A first embodiment of the invention employing a notch filter is shown in FIG. 5, which is a modification of the circuit of FIG. 3. The notch filter 70 composed of a series connected capacitor 71 and an inductor 72, is connected to a tap on the input bandpass inductor 18. In the embodiment of FIG. 6, which is a modification of the circuit of FIG. 4, the notch filter 75, composed of series connected capacitor 76 and an inductor 77, is connected to the primary winding 57 of the feedback transformer 56. At series resonance, the filter networks 70 in FIG. 5 and 75 in FIG. 6, present a low impedance shunt across the antenna and the input to the FET 15.
The reduction of notch filter impedance makes it somewhat easier to achieve the needed unloaded Q. If it is desired to use inexpensive inductors, which generally have lower Qs, additional circuitry can be utilized. FIG. 7 illustrates a circuit similar to that of FIG. 5 wherein a notch filter 80, composed of series connected capacitor 81, inductor 82, and resistor 83, is connected to a tap off the tuned circuit inductor 18. A Q multiplier 85, composed of an operational amplifier 86, feedback resistors 87 and 88, and a series resistor to ground 89, is connected to the notch filter to boost the effective Q of the filter.
As illustrated in FIG. 8, which is a modification of the circuit of FIG. 4, multiple notch filters can be utilized. A notch filter 90, composed of series connected capacitor 91, inductor 92, and resistor 93, and a second notch filter 95, composed of series connected capacitor 96, conductor 97 and resistor 98, are connected together in shunt to the primary winding 57 of the feedback transformer 56. The two notch filters 90 and 95 can share a common Q multiplier 100 (composed of an operational amplifier 101, feedback resistors 102 and 103, and series resistor to ground 104) provided that the frequencies of the notch filters are sufficiently far apart.
The circuits of FIGS. 5-8 have notch filters arranged to shunt interfering input signals to ground. FIGS. 9 and 10 illustrate series feedback shunt circuit configurations which can perform similar functions. In the circuit of FIG. 9, which is a modification of the circuit of FIG. 4, the notch filter 110, composed of a series connected capacitor 111 and an inductor 112, is connected across the feedback resistor 60. In the circuit of FIG. 10, the notch filter 115 (composed of a series connected capacitor 116, inductor 117 and resistor 118) is connected in series to a Q multiplier 120 (composed of an operational amplifier 121, feedback resistors 122 and 123 and series resistor 124), with the series combination of the notch filter 115 and the Q multiplier 120 connected across the feedback resistor 60.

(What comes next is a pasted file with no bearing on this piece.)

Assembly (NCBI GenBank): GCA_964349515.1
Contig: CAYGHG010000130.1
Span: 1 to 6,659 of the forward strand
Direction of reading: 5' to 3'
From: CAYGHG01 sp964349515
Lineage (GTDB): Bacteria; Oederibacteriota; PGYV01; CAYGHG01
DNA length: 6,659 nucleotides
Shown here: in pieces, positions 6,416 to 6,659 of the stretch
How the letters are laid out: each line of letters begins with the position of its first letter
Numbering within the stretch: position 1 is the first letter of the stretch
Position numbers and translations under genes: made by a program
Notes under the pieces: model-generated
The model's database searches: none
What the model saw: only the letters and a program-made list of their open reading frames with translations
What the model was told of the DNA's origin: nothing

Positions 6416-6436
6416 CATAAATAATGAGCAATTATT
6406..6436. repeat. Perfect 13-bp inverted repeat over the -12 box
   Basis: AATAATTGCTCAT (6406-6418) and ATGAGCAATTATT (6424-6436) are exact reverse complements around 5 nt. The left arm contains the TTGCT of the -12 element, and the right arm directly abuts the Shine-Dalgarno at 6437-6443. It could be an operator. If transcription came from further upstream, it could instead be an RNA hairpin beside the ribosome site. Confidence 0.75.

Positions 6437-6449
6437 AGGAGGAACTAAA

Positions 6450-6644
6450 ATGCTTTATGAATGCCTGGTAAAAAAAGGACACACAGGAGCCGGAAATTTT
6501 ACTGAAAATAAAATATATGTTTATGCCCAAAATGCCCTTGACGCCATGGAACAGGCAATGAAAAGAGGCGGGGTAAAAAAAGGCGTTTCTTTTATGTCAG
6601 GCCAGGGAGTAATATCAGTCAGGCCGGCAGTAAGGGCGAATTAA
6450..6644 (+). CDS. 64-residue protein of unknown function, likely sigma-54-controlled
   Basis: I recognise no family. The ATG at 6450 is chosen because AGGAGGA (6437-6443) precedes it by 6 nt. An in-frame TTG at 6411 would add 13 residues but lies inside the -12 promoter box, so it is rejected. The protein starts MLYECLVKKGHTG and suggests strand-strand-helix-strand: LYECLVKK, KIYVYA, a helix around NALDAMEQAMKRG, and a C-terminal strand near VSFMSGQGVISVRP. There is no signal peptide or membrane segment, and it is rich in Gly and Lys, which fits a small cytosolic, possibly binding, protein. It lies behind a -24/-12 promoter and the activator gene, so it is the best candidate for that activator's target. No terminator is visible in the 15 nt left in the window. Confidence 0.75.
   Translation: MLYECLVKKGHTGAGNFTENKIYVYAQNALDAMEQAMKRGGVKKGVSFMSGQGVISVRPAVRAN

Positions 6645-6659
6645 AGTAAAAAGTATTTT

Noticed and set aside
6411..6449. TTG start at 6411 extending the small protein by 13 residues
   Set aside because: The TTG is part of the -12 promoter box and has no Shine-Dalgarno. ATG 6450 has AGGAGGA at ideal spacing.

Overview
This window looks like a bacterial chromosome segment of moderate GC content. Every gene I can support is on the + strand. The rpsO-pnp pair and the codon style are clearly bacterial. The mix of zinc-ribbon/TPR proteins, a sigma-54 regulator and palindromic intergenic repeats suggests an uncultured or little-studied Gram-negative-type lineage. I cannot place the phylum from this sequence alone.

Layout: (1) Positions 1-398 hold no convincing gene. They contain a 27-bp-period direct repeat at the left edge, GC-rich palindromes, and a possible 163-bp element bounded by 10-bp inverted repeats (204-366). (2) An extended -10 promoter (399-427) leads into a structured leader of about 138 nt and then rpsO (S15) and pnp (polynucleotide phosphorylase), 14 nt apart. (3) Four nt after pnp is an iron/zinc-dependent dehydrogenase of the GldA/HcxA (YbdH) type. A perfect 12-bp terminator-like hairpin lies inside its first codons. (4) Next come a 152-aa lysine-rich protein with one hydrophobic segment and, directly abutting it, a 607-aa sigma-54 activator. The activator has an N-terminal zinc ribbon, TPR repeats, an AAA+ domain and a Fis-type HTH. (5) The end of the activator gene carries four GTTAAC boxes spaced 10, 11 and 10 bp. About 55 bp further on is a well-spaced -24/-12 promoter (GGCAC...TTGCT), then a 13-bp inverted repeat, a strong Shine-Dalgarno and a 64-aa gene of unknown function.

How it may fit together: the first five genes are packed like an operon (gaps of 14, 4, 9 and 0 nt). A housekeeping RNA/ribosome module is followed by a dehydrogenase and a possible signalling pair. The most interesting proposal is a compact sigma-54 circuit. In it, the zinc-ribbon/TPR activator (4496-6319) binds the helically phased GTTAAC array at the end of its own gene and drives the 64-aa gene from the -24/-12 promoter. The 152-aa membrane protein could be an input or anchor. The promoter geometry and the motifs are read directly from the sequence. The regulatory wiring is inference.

In the circuit of FIG. 11, which is a modification of the embodiment of FIG. 4, a notch filter 130, composed of series connected capacitor 131, inductor 132, and resistor 133, is connected in shunt to a Q multiplier 135, composed of operational amplifier 136, feedback resistors 137 and 138, and series resistor 139 to ground. The inductor 132 of the notch filter forms one of the windings of a Cross-field inductor/magnetic amplifier which is a coupled to a control winding 134. A control current may be provided from a control system source (not shown) to provide a desired current level through the winding 134 to control the effective inductance of the inductor 132 and thereby the effective notch frequency of the notch filter 130. This arrangement allows the notch frequency of the filter to be adjusted by the receiver system to supress a strong interfering signal within the LORAN-C passband which is at a frequency which is not necessarily known in advance.
It is understood that the invention is not confined to the particular embodiments set forth herein, but embraces such modified forms thereof as come within the scope of the following claims.
|Cited Patent||Filing date||Publication date||Applicant||Title|
|US4559503 *||Jan 29, 1985||Dec 17, 1985||Alcatel Thomson Faiscequx Hertziens||Amplifier for correcting group time delay of electrical signals and an intermediate frequency amplifier stage for radio equipment comprising an amplifier of this kind|
|US4814771 *||Sep 28, 1987||Mar 21, 1989||Bahr Technologies, Inc.||Apparatus and method for receiving and proessing Loran signals|
|1||A. E. Gaunt et al., "The AN/ARN-101 Loran Receiver", paper presented at W. G. A. Technical Symposium, Oct. 9, 1975.|
|2||*||A. E. Gaunt et al., The AN/ARN 101 Loran Receiver , paper presented at W. G. A. Technical Symposium, Oct. 9, 1975.|
|3||Antenna Circuit Diagram for "PAL" Loran Receiver on the market in the United States prior to the filing date of the present patent application.|
|4||*||Antenna Circuit Diagram for PAL Loran Receiver on the market in the United States prior to the filing date of the present patent application.|
|5||DeMaw, Doug, "Preamp for 80 & 160 Meter Loop and Beverage Antennas", QST, Aug. 1988, pp. 22-24.|
|6||*||DeMaw, Doug, Preamp for 80 & 160 Meter Loop and Beverage Antennas , QST , Aug. 1988, pp. 22 24.|
|7||Durk van Willigen, "Hard Limiting and Sequential Detecting Loran-C Sensor," Delft University Press, 1985, pp. 6-17 to 6-20.|
|8||*||Durk van Willigen, Hard Limiting and Sequential Detecting Loran C Sensor, Delft University Press, 1985, pp. 6 17 to 6 20.|